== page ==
How to Structure your Article on your Website and Optimise its SEO
Every text has a skeleton as its foundation – the only exceptions are perhaps streams of consciousness texts. Back at school, we learned the structural narrative fundamentals involved in writing short stories, novellas, and novels. They have an introduction, the rise, the climax, the falling action and the denouement. These might ring a bell, and if they do, here is the good news: we will use a similar method for writing articles because the structure of writing any given text is built according to approximately the same rules as that of writing a story.
There are, of course, some slight differences to writing online materials. The requirements for their implementation are much stricter. A writer who knows that his book will be read for pleasure can play with the structure, while the web writer or copywriter needs to convey some information to the public. Therefore, they must arrange the text so that an ordinary person can see at a glance what they want to say, what they offer and what they call for. In fact, it can only be achieved by dividing the text into meaningful blocks.
Example of the article structure
So as to demonstrate what the text structure should look like, we will divide the structure into parts and examine what should be included in each part.
The title of an article is the first thing that catches your eye when you take a quick look at the news. Experienced authors insist on the fact that the title is almost more important than the content itself – it is thanks to this small textual element that the article is generally read. Some experiences have been run on articles titles and have shown that there are cases when changing a title improved sale by 50, 100, or even 200%. It may be exaggerated or not, but what you should still keep in mind is the fact that the title has to be efficient and has to lead to click-through regarding its position. There are even people who do not even read the content of the articles. As a consequence, the title should be descriptive enough.
If your goal is to create an explosive title, use the following strategies:
* voice the benefits to your customers;
* offer useful information.
In fact, an abstract is an essential summary that should convince people to read the article to the end. Thanks to it, people can understand at a glance whether the text is worth reading further. In the case of commercial materials, the line under the title is mostly used to maximise the benefits. Every customer wants to know immediately what benefits they will get if they purchase a product, order a service, or use a product.
The abstract should not be too long—a small paragraph consisting of a maximum of five sentences – no more.
Try to make the introduction useful. It should be free of parasitic words, empty phrases and journalistic cliches.
The main body
In the main part of the article, the topic is revealed, and the main information that the reader should receive is indicated.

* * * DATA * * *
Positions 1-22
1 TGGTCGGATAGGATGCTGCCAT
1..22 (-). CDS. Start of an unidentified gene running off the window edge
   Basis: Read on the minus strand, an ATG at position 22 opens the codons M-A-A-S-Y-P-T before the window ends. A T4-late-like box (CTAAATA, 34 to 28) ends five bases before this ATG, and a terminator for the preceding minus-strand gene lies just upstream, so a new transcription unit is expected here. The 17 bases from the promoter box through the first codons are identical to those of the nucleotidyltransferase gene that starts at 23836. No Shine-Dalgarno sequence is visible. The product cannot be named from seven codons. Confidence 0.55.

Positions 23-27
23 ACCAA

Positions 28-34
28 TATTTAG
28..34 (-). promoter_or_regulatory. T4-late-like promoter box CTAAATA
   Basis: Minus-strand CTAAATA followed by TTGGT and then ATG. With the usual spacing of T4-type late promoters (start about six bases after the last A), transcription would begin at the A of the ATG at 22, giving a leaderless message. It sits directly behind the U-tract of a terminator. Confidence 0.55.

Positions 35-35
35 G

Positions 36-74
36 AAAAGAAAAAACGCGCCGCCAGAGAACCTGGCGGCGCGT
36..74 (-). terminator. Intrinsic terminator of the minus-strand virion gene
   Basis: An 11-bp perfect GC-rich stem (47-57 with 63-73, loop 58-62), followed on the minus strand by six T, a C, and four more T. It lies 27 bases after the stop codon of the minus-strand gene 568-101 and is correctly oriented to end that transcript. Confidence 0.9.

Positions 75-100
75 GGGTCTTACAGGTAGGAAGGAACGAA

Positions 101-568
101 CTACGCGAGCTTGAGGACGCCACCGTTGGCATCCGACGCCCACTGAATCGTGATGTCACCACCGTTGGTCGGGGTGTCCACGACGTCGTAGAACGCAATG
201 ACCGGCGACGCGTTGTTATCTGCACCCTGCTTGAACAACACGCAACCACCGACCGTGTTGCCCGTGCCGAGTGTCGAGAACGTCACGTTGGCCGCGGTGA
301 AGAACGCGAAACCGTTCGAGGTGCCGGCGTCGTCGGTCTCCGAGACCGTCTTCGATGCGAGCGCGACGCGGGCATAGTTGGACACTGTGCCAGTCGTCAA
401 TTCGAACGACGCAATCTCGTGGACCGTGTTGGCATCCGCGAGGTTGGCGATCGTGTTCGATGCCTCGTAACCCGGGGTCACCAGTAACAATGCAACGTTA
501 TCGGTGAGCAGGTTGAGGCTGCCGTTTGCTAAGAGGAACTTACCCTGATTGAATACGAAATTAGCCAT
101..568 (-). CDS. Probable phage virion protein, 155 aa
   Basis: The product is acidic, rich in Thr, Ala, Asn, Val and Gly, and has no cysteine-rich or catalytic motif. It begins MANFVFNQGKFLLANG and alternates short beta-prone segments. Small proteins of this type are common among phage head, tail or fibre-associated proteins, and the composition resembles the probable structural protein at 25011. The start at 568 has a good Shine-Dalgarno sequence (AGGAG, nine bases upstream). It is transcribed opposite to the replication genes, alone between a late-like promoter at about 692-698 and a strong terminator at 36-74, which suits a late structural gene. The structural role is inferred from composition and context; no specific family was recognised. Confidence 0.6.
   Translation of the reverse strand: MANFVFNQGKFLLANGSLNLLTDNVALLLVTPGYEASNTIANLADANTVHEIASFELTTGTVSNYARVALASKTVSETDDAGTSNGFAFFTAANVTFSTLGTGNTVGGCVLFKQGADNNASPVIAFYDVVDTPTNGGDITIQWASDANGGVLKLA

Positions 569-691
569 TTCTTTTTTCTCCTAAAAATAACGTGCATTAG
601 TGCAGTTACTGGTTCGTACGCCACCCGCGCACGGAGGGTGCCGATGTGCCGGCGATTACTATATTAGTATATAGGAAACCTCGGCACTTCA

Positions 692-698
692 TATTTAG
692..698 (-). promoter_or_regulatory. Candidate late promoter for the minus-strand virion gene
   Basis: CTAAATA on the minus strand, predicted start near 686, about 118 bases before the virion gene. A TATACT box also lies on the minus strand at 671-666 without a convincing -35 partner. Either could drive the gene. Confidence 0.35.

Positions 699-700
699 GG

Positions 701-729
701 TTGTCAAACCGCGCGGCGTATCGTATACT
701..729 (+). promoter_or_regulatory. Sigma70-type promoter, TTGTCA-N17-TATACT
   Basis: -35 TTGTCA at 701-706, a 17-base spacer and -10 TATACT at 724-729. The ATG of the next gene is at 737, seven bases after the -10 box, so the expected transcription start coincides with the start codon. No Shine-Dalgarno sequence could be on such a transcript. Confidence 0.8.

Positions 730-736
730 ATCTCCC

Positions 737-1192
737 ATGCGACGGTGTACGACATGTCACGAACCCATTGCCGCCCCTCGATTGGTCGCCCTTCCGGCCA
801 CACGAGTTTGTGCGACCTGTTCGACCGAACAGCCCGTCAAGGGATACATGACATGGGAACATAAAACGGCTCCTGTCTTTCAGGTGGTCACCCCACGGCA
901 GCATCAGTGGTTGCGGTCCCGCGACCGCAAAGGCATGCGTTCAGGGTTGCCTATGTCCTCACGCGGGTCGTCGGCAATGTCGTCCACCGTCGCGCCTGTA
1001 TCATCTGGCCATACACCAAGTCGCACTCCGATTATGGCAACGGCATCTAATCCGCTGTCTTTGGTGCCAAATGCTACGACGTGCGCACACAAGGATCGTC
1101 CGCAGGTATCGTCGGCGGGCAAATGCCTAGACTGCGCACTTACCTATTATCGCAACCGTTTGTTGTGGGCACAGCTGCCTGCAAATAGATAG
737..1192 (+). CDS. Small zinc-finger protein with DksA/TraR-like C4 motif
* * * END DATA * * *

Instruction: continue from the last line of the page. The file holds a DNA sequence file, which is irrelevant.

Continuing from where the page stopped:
How to make the main part digestible for the reader:
- do not write everything in a unique paragraph; break the article into paragraphs and semantic blocks;
- use subheadings;
- do not add extra sentences for length – it is better to let the text be shorter if more logical;
- say something that will appeal to your target audience, not only appeal to you;
Put yourself in the shoes of the average reader more often. Review your latest work. Are you interested in what you write? If so, you are on the right track, and if not, people will feel it through your article and lose their interest as well.
Many authors merge at the final part for two reasons: they are too tired by the end of the text and feel they have already said all they had to say. Not all people have the strength, time and desire to study a long article. Some people will catch on to the introduction, run diagonally through the main part, and then move on to the conclusions. This is the reason why the conclusion should be written carefully. It should be a reflection of your thoughts and ideas and what people can extract from your article.
The conclusion may be a concise paragraph summarising the above and containing a small call to action.
How to structure an article on a website for good SEO
Writing a good text is only half the battle. To be visible in Google and rank high on the front page, you need to put meta tags – and don’t let that word scares you. This is easy enough to do if you understand what it is all about.
The writer does not necessarily have to deal with HTML and prescribe codes. After all, this is a job for another specialist. Here are some terms you should be familiar with:
- H1, H2, H3, etc.
Let’s take a look at what they are in order.
- “Title” is a title that will only be visible to the search engine. It uses the main key query.
- H1 – the name for the readers. They are often the same together with the Title, but they may also differ.
- The description is, in fact, the same annotation, only not in front of the text itself but also the search engine. It usually also contains the main key. The H2 meta tag contains the main subheadings. If the text is multi-level, use H3-H6, the so-called nested subheadings. Here, the use of keys is questionable. Sometimes they are necessary, and sometimes they are prohibited.
As you can see, everything is quite simple. If you are writing an SEO text, you will probably receive a technical specification from the customer with a list of keys and an indication of where to add them.
In conclusion, you can create a strong, logically aligned material if you follow these simple rules. A writer who knows how to do this is valued much more than a neophyte who does not understand how the Internet works and how people read online texts. Of course, knowledge of the structure is only the beginning of a successful authoring activity, but there will be no continuation without it.